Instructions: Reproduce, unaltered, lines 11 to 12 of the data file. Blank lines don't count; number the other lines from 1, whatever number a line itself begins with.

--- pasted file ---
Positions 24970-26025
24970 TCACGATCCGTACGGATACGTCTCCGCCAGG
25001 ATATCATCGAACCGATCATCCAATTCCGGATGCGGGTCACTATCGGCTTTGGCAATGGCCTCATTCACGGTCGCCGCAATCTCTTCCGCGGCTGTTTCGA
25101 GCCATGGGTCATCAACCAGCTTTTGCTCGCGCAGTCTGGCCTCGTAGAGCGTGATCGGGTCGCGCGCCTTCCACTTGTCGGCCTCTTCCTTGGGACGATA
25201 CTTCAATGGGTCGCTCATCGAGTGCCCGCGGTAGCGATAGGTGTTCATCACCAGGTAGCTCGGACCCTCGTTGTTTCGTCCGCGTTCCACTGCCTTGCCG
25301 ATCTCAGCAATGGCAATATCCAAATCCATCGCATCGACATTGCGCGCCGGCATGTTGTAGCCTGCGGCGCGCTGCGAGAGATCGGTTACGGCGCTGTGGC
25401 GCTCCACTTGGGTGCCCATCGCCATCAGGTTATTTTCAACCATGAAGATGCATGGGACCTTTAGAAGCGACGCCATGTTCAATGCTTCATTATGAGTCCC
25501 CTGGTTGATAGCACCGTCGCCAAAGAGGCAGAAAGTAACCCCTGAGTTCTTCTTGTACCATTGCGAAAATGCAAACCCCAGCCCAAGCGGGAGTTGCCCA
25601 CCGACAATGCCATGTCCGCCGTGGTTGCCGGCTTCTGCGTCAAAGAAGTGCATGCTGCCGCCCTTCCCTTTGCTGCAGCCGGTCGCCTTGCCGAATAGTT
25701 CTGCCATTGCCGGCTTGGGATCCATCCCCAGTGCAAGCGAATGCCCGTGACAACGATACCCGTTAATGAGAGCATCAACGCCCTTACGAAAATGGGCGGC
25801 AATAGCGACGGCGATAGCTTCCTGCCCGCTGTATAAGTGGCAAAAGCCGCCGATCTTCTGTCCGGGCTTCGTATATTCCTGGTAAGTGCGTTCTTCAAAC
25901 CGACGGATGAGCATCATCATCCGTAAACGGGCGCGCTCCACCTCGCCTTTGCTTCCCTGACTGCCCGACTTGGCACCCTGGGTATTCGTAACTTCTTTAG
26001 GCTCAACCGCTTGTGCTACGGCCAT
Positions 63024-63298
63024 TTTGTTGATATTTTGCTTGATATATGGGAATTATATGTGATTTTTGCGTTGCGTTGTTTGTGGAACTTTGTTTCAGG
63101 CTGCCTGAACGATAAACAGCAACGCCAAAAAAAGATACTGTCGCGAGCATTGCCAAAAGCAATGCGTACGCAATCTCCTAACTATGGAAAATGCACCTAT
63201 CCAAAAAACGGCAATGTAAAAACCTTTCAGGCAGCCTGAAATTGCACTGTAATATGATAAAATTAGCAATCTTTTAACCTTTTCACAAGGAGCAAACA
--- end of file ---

25801 AATAGCGACGGCGATAGCTTCCTGCCCGCTGTATAAGTGGCAAAAGCCGCCGATCTTCTGTCCGGGCTTCGTATATTCCTGGTAAGTGCGTTCTTCAAAC
25901 CGACGGATGAGCATCATCATCCGTAAACGGGCGCGCTCCACCTCGCCTTTGCTTCCCTGACTGCCCGACTTGGCACCCTGGGTATTCGTAACTTCTTTAG